The new Clash de Cartier capsule collection Clash [Un]Limited brings the past back into focus with designs that take us back to the Roaring Twenties
The Roaring 20s was the height of economic boom with Western culture depicting a decade of decadence. Life was good from lavish parties to stock market successes and fashion was the very beautiful flapper style featuring loose slip dresses with drop waists was created to fit the dance of the decade, the Charleston which was a fast-kicking dance.
In the midst of all this jubilation, Cartier caused quite a stir at the International Exhibition of Modern Industrial and Decorative Arts with a hair jewellery piece made up of two diamond orchids studded with onyx studs.
This original and modern jewellery was developed a few years prior by Louis Cartier in the form of spheres punctuated with conical cabochons, which would eventually become one of Cartier’s signatures.
The collection garnered a following and new thematic designs were added on. These included studs as well as beads and clous carrés (French for ‘square nails’) as a nod to the Art Deco period of the 1930s. The return of the stud took place in the early 1940s, which as a motif was also beginning to be used in jewellery design. For instance, it was aligned, articulated and multiplied to make up the links of a yellow gold watch bracelet (1939).
Here’s a look at how the designs have evolved over the years.
Design for a brooch. Cartier Paris, 1925. Executed in platinum, rock crystal, onyx and diamonds
Design for an orchid head ornament. Cartier Paris, 1925. Executed in platinum, onyx and diamonds, mounted on a tortoise shell comb. Graphite, Indian ink and gouache on tracing paper
Archives photograph of a brooch. Cartier Paris, 1925. Executed in platinum, diamonds and onyx
Archives photograph of pendant earrings. Cartier Paris, 1924. Executed in platinum, gold, diamonds and onyx
Archives photograph of a brooch. Cartier Paris, Pink gold, baguette-cut amethysts, 1926. Executed in platinum, diamonds, onyx and black enamel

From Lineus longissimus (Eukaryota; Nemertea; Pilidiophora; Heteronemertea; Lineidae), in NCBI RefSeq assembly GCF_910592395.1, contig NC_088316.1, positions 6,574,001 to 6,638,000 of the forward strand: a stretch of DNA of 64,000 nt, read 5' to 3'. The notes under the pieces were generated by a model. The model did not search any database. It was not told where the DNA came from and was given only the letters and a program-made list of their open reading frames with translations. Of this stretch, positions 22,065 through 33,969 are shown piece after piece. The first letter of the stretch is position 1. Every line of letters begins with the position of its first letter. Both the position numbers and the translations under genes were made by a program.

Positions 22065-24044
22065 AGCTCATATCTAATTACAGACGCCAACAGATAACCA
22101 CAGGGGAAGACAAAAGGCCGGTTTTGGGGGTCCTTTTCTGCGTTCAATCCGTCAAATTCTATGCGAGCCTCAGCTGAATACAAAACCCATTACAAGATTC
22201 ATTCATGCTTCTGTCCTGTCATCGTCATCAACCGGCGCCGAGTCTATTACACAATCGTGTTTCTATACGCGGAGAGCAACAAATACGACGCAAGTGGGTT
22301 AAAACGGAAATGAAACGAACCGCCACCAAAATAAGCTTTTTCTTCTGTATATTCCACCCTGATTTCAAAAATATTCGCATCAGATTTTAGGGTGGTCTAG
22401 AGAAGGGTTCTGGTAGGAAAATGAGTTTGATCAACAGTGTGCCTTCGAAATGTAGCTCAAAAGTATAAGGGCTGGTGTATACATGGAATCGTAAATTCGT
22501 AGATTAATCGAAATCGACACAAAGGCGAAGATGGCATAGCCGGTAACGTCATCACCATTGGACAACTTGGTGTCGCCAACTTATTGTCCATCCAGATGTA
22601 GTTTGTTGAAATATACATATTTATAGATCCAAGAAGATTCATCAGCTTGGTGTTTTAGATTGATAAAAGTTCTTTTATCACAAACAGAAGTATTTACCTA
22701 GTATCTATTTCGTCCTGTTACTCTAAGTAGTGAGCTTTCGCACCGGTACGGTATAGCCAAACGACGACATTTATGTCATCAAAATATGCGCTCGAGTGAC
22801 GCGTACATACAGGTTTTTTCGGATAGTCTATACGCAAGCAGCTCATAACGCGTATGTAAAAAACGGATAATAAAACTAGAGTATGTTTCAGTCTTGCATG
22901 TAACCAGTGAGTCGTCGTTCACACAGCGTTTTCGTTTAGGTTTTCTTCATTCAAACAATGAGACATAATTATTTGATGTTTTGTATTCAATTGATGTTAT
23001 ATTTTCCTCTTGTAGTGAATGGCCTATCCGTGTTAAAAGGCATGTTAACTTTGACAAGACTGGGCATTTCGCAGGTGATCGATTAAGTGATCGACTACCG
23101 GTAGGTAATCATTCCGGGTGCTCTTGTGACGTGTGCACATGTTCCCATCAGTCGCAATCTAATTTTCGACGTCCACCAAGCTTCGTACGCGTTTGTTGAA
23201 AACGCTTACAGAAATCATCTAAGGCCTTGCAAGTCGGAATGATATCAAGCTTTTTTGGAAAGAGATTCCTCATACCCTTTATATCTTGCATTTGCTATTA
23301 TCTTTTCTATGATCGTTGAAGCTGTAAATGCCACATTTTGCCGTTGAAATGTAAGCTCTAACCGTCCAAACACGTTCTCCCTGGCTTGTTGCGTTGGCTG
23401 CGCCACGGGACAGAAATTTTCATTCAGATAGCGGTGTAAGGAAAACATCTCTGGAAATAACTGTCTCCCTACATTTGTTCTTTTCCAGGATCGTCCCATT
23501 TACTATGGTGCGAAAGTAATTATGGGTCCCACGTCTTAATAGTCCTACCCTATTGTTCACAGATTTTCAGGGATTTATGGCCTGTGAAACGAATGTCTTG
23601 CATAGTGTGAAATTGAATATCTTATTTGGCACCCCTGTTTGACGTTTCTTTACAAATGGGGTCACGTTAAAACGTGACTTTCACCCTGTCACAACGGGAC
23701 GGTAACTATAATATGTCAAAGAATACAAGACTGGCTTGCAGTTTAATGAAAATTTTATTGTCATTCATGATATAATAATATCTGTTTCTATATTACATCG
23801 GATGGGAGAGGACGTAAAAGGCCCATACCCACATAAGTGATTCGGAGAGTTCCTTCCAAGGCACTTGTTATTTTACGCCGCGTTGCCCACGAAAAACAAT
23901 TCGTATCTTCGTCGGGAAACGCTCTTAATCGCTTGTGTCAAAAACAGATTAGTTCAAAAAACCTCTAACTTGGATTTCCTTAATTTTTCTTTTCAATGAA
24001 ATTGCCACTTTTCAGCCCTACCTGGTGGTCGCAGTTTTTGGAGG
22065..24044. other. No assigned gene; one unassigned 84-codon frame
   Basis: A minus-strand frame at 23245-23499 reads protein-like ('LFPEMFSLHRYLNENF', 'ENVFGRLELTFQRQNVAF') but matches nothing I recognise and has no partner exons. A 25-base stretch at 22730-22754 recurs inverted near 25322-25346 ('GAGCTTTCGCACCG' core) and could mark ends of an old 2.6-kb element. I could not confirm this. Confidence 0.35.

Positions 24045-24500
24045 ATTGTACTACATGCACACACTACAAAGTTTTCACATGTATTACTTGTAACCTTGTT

Pink gold, baguette-cut amethysts, turquoises. Ring. Cartier, 2003
Archives photograph of a bracelet. Cartier Paris, 1937. Executed in gold and lapis-lazuli
Archives photograph of a bracelet. Cartier London, 1938. Executed in gold pointed bead cluster on double gas pipe bracelet
“Handcuff” bracelet, Cartier Paris, 1939. Gold, conical amethyst cabochons, rectangular calibré-cut citrines
Cartier Collection Modernistic bracelet-watch. Cartier New York, 1939
Cartier Collection “Menotte” ring. Cartier, 2003. White gold, onyx
Gold, onyx studs. This ring, often referred to as the Picot ring, is part of a Panthère de Cartier collection launched in 2004
The Clash (Un)limited is about clash of opposites
In 2019, Clash (Un)limited became a part of a dedicated Clash de Cartier collection, where it was combined with clous carrés and beads in a unique ribbed mesh. This year, the collection once again steps into the limelight as a limited-edition jewellery collection that is limitless in terms of creativity.
The latest Clash (Un)limited jewellery pieces rebel against classic forms with their exaggerated volumes, intense black, oversized studs and bold wearing options reinventing Clash de Cartier.
It is an expression of extreme tension and a clash of opposites: Geometric lines combined with inflated volumes, the new jewellery pieces echo and amplify the clash of two opposing attitudes.
A collection of exclusive limited-edition jewellery pieces that highlight the Clash de Cartier stud. Excessive, spiky and voluminous. A radical approach to precious jewellery in white and in black, occasionally punctuated with hints of purple.
Do note that 100% of Cartier diamonds are part of a sustainable collaboration with trusted suppliers who are committed to respecting best social and environmental practices, which for the most part are certified by the Responsible Jewellery Council.
A stud magnetised by diamonds. Radiance is taken to new heights, the light is stunning, bouncing off the curved studs
An oversized stud, an onyx and diamond cone of extraordinary proportions, making it more provocative than ever
Jewellery pieces with multiple uses, like this articulated ring dotted with pyramidal diamond and onyx studs that can be opened and worn as a midi ring
The cuff or choker with onyx clous carrés and diamond studs, is playful and sensorial. The necklace is made up of more than 8,000 diamonds and more than 200 onyx clous carrés